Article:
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Preventing the "Summer Slide" In Reading

Kalamazoo Public Library

Update: Peace Pizzazz, previously scheduled for Bronson Park, will be held at Winchell Elementary due to expected rain. Efforts to keep kids reading over the long summer break are gearing up in Kalamazoo. The Kalamazoo Public Library's annual Summer Reading Challenge offers kids tangible incentives to keep reading - free books. Library Executive Director Ryan Wieber says they earn them by reading at least 20 minutes each day over the summer.

"It's just a fun way to keep up our reading skills over the summertime. We know that if kids, once they're done with school, that two-and-a-half months in between grade levels, they often experience what's known as the 'summer slide.'"

Wieber says the fun does require some effort and commitment, though.

"Kids have to read at least 20 minutes a day for 15 days before they earn their first prize, which is a book. Then there are subsequent prizes too, based on additional days read. So, at 30 days, at 45 days, they earn additional rewards, which again are books. And who doesn't want a free book to take home and show off?"

Credit Andrew Robins / WMUK-FM
The Main Branch of the Kalamazoo Public Library

The Kalamazoo Public Schools will lend a hand by giving away free books to the first thousand kids who sign up for the Summer Reading Challenge on Saturday, May 19, during Peace Pizzazz at Winchell Elementary. Superintendent Michael Rice says the district will also send about 32,000 free books to third, fourth, fifth, and sixth graders over the summer. Rice says that has a big effect on preventing the "summer slide"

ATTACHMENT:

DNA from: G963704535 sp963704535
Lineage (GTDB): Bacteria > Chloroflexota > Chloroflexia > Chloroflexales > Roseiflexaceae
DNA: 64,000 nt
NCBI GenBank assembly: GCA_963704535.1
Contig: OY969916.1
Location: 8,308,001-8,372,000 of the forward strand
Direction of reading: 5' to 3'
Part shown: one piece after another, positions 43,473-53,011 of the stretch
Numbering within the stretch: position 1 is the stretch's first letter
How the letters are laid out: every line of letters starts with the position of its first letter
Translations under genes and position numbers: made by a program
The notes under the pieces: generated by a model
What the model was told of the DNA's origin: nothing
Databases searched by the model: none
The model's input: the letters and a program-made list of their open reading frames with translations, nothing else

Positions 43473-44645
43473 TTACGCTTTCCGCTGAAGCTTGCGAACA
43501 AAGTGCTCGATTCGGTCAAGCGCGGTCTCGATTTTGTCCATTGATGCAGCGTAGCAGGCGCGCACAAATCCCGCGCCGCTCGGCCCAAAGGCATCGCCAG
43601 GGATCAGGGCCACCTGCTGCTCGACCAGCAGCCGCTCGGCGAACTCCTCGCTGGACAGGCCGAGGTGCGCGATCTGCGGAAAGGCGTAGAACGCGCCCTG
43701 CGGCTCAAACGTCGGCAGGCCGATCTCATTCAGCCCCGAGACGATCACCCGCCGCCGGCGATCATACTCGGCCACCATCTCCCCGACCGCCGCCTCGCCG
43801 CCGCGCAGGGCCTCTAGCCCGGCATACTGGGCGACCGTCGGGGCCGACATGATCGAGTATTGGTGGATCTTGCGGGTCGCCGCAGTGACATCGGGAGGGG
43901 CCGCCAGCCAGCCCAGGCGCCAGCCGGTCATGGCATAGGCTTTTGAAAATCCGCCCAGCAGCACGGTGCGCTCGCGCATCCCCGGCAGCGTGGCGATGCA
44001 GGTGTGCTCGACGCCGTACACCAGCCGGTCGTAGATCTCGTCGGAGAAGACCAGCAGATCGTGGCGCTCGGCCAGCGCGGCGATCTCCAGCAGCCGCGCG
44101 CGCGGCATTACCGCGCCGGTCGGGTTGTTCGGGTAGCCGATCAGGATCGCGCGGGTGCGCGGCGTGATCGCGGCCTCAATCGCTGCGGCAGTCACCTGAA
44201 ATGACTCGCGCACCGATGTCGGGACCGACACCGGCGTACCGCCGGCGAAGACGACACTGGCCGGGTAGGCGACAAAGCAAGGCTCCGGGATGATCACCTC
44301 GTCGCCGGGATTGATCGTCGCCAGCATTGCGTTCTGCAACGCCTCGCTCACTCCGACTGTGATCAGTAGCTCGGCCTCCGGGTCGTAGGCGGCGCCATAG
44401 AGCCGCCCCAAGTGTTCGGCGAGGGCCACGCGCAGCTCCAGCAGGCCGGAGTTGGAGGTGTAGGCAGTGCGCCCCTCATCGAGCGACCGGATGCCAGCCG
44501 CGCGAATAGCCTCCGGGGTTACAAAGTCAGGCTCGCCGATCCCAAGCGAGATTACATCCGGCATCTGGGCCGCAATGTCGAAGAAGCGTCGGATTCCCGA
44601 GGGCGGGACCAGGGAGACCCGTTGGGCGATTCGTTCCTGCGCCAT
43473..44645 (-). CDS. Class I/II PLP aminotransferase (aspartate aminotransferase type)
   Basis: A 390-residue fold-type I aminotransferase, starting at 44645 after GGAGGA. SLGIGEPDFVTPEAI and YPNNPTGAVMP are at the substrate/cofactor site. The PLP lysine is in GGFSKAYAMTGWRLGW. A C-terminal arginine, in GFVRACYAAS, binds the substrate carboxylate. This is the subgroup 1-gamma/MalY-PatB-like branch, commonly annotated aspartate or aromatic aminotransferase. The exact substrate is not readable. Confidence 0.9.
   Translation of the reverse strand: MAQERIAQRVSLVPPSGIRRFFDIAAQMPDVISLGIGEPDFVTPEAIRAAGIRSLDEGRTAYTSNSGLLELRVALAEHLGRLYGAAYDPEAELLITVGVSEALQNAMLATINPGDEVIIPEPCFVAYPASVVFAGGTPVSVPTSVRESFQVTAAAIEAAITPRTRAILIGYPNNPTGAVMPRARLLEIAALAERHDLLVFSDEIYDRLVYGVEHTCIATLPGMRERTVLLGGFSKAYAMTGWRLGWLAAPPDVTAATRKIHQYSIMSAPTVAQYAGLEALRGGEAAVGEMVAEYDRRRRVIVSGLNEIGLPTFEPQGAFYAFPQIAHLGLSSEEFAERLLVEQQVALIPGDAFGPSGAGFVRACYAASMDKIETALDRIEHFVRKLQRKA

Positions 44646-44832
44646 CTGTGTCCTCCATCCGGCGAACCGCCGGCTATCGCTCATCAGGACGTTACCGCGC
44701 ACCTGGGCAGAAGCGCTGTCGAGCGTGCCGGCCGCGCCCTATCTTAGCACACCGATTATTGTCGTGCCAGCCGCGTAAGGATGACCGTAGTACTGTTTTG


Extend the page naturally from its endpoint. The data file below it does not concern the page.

"It doesn't like that big a deal to have a four-month effect on reading levels, but that's for one summer. So, if you think about that (and) you do that three summers in a row, you've preserved a year's worth of reading."

Rice says improving childhood literacy requires work by the whole community. "What they read, particularly during the summer, is their business. That they read is our business; it's critical. And we need parents to hop aboard this literacy train."

This fall, KPS and the library will launch the new OneCard program. It will give Kalamazoo Public Library cards to all students, with their parent's permission. It's modeled on a similar program begun by the Battle Creek Public Schools and Willard Public Library in 2017.

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Andy Robins has been WMUK's News Director since 1998 and a broadcast journalist for over 24 years. He joined WMUK's staff in 1985. Under his direction, WMUK has received numerous awards for news reporting.
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